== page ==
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Products > Asparagus densiflorus 'Myers'
Asparagus densiflorus 'Myers' - Foxtail Fern
Image of Asparagus densiflorus 'Myers'
[2nd Image]
Habit and Cultural Information
Category: Perennial
Family: Asparagaceae (~Liliaceae)
Origin: South Africa (Africa)
Evergreen: Yes
Flower Color: White
Bloomtime: Spring
Synonyms: [Protasparagus densiflorus 'Myersi']
Height: 1-2 feet
Width: 1-2 feet
Exposure: Sun or Shade
Deer Tolerant: Yes
Irrigation (H2O Info): Medium Water Needs
Winter Hardiness: 20-25 F
Asparagus densiflorus 'Myers' (Foxtail Fern) - An evergreen perennial to 2 feet tall by about 4 feet wide with light green needle-like leaves that clothe upright plum-like stems likened to spears or "rabbit ears". These spear-like stems arise from white fleshy tubers just below the soil surface and can reach upwards to 2 to 3 feet long and radiate outwards from the center of the plant to give an overall appearance of a fluffy mound. Tiny white flowers appear tight inside the leaves in mid-summer followed by green berries that ripen decoratively to red by fall. Many Asparagus species are thorny and while this species does have thorns, they are small and hardly noticeable. Plant in full coastal sun to light shade in about any type of soil with moderate to only occasional irrigation - though lush looking, this is a pretty drought tolerant plant and it is hardy to 20 F so useful in USDA zones 9-10. A fun and attractive plant in the garden - great for mass plantings or container planting and can even be grown as a house plant though it has been included in poisonous plant lists because the berries are considered to be mildly toxic and the sap can cause short duration dermatitis. It is native to southern Africa where it grows in coastal areas in the southeastern Cape and KwaZulu-Natal and further to north in Mozambique. The name for the genus originates from the original Greek word 'asparagos' that was given to the cultivated asparagus. The specific epithet 'densiflorus' refers to the way the small flowers are densely packed along the stem. The cultivars 'Myers' and 'Spengeri' both were considered to be of this species but more recently have been separated with 'Spengeri' now listed as a cultivar of A. aethiopicus. For this reason when this plant was first introduced it was called Asparagus sprengeri 'Compacta', A. 'Sprengeri Compacta' or A. sarmentosus 'Compacta'. It has been in cultivation in the US since the early 1900's and is also sometimes listed as Asparagus densiflorus 'Myersii', Meyers, or 'Meyersii'. The spelling 'Myers' is listed in Cornell University's Hortus Third and in their 1979 Annotated Checklist of Woody Ornamental Plants the authors, Dr. Elizabeth McClintock (UC Berkeley Dept of Botany) and Dr. Andrew Leiser (UC Davis Dept of Botany) list Asparagus densiflora 'Myers' as the correct name of this plant and cross reference the cultivar names 'Meyers' and 'Meyersii' as synonyms. It was under the name 'Myersii' that this plant received the coveted Royal Horticultural Society's Award of Garden Merit in 1993. There are reports on the internet that this plant was named for USDA explorer Frank Nicholas Meyer (1875 - 1918), who traveled to Asia to collect new plant species and most famous for the introduction of the Meyer Lemon. Meyer did indeed import some Asparagus species but we have not been able to validate the link to this plant. If it was named for him, the name 'Meyer' or perhaps 'Meyeri' (since the name preceded naming conventions that would disallow using a Latinized name for a cultivar) would be correct. Other common names include Myer's Asparagus, Cat's Tail Asparagus, Basket Asparagus, Emerald Fern, Foxtail Fern and Asparagus fern though it is obviously not a true fern.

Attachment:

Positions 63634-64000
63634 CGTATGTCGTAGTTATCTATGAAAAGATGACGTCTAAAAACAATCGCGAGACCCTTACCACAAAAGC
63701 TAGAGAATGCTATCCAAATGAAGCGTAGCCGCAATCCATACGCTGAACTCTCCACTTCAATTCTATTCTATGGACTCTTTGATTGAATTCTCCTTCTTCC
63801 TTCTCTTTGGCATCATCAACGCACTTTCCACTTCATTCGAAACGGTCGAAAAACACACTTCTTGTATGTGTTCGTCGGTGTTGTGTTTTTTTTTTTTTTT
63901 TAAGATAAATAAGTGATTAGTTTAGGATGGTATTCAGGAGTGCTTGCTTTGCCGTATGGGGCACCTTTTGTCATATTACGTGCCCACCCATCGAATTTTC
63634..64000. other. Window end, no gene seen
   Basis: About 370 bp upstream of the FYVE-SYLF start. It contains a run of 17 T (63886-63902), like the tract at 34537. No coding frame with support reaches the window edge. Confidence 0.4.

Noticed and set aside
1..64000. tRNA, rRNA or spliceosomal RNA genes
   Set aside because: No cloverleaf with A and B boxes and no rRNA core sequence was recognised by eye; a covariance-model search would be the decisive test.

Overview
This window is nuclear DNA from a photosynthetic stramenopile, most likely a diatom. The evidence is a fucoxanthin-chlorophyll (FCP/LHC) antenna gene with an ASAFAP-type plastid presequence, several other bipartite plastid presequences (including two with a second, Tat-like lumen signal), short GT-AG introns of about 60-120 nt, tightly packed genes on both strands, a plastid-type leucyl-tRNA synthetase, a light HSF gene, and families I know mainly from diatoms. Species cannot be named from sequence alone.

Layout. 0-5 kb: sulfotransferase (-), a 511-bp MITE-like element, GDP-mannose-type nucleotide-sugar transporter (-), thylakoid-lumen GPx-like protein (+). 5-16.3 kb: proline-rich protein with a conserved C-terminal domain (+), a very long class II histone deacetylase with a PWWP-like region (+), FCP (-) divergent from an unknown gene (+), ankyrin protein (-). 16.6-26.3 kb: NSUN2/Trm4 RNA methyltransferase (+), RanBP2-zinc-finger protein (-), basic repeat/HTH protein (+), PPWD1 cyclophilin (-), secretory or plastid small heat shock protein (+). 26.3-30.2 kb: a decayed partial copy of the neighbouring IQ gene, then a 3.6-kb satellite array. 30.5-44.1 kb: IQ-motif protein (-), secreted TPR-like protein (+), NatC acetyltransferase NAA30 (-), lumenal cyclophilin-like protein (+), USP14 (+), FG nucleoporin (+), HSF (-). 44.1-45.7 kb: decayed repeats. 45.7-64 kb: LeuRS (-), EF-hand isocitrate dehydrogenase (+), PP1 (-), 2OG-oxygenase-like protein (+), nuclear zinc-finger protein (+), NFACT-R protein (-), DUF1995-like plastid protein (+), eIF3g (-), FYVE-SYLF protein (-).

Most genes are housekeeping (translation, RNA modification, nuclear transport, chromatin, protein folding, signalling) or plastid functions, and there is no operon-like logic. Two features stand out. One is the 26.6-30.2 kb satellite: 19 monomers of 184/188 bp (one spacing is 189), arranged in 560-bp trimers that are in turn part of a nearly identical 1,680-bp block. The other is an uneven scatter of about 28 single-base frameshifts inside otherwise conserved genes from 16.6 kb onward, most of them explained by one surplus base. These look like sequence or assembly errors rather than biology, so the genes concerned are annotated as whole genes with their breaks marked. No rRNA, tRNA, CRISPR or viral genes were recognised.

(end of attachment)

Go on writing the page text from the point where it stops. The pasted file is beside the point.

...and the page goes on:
This information about Asparagus densiflorus 'Myers' displayed is based on research conducted in our horticultural library and from reliable online resources. We also will relate observations made about it as it grows in our nursery gardens and other gardens we have visited, as well how the crops have performed in containers in our nursery field. We will also incorporate comments that we receive from others and we welcome hearing from anyone with additional information, particularly if they can share any cultural information that would aid others in growing it.